'Het komt mij vreemd voor ' - It sounds strange to me
'Hij moest bij de rechter vOOrkomen' - He needed to appear before the judge.
' Een verergering moest absoluut worden voorkOmen'- Deterioration absolutely had to be prevented.


Especially when you are reading in the middle of a sentence and not sure of the context it can be confusing because your brain is interpreting it while you are reading, which can stump you in the next sentence.. That's happened to me a few times.. :D

As for mistakes made while learning English, well for many of us that' sbeen a while.. :P Although obviously it is an ongoing process. Especially people of my generation and younger have been 'exposed' to a lot of English by tv - with subtitles - and radio.

Two accounts I remember.
1. A friend and I were visiting a party where there were also 2 American girls present. (One of which mentioned she was from the 'Dairy State'..!). We were having snacks as one does at a party.. There were also little 'toostjes' (crackers) with french cheese, such as brie, which some of you might know is very popular here. :)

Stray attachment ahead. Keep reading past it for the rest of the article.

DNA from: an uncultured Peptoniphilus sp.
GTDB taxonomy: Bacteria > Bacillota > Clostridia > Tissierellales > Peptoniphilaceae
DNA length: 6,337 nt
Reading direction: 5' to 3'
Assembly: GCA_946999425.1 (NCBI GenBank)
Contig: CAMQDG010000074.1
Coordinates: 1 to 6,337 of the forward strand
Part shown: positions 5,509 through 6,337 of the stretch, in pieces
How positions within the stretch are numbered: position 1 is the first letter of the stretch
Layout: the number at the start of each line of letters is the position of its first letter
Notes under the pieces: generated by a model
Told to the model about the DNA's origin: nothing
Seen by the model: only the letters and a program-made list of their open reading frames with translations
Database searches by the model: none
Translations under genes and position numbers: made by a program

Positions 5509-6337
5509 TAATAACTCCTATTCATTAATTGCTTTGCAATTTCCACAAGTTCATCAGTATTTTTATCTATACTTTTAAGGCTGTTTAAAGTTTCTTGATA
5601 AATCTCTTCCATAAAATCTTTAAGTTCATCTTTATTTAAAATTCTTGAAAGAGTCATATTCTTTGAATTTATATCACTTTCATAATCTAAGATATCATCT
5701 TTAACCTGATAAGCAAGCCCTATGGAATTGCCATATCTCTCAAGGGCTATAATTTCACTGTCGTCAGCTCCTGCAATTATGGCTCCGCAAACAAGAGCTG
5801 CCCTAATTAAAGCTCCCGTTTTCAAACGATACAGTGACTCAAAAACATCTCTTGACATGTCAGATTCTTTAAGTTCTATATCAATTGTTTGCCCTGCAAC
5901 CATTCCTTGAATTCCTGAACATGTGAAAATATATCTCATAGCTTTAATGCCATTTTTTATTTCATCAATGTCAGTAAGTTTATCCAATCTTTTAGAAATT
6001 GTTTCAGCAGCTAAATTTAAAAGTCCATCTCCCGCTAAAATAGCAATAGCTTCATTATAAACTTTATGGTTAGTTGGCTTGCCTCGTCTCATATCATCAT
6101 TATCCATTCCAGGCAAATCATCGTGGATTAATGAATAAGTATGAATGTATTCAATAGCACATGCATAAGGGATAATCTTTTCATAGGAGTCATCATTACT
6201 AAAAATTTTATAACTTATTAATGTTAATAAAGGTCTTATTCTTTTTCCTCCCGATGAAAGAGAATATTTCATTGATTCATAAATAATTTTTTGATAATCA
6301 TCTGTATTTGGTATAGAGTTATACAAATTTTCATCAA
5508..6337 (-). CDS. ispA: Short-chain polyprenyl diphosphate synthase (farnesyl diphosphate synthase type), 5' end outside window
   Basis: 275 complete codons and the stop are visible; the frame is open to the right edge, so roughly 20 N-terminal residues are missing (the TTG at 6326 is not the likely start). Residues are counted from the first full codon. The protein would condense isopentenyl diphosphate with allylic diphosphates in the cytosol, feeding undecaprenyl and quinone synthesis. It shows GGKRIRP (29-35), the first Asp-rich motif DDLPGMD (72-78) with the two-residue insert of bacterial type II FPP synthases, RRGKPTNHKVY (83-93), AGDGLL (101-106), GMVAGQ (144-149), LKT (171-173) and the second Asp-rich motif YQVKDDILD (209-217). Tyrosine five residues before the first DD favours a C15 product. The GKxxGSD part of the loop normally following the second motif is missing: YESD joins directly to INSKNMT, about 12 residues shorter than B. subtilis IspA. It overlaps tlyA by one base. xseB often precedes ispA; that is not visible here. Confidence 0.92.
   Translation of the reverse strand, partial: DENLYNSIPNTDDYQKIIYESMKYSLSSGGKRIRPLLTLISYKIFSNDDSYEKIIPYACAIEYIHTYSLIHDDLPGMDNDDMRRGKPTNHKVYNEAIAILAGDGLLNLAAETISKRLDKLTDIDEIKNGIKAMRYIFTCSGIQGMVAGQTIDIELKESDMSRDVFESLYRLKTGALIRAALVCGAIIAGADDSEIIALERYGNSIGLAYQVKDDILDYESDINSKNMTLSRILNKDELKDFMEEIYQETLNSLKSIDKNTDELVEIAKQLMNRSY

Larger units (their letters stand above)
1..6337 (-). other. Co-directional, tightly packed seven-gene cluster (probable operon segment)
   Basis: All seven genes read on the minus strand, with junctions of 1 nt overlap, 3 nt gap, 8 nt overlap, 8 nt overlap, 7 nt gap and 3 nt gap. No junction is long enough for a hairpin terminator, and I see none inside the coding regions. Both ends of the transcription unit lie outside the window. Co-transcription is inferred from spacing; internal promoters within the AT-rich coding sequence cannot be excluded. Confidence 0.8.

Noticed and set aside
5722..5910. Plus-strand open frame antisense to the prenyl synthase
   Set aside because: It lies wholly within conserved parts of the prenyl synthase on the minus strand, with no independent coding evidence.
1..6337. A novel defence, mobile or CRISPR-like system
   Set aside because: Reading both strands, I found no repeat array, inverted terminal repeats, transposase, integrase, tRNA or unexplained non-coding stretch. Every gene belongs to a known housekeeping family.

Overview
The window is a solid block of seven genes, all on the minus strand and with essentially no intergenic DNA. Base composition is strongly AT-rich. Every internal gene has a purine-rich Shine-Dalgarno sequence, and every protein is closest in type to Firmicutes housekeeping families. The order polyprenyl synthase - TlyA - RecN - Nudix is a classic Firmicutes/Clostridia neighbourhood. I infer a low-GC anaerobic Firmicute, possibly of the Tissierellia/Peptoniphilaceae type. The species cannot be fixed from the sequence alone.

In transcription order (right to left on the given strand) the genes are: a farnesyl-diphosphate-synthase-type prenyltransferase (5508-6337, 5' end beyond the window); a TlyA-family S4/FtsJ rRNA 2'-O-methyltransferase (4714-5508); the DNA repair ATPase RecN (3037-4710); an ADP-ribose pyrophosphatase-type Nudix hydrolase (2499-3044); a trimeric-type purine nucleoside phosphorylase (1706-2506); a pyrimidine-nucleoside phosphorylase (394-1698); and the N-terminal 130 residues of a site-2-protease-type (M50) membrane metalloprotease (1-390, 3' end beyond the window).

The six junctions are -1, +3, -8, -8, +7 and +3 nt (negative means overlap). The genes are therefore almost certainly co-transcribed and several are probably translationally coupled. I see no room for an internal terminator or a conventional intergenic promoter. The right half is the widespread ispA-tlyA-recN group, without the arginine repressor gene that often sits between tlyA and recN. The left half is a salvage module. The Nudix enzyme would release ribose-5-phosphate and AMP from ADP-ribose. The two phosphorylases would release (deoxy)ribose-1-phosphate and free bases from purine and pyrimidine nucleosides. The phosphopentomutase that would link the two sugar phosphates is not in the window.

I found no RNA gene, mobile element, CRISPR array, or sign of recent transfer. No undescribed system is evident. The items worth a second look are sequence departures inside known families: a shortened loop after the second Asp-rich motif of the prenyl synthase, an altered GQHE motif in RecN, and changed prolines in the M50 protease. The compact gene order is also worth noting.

We handed these girls some 'toostjes met brie', trying to be nice. One of them asked what was on them. My friend and I couldn't remember the word 'mold' so we tried to graphically describe it. ' You know, when bread turns green after a while..? ' etc. (Obviously this is a good and unharmful kind of mold..) . The girsl went completely pale, and in disbelief they shouted out:' You let us eat MOLD?!' - pretty much spitting the stuff out when discovering what we meant.. :P In spite of us trying to reassure them that the stuff really was harmless.. :D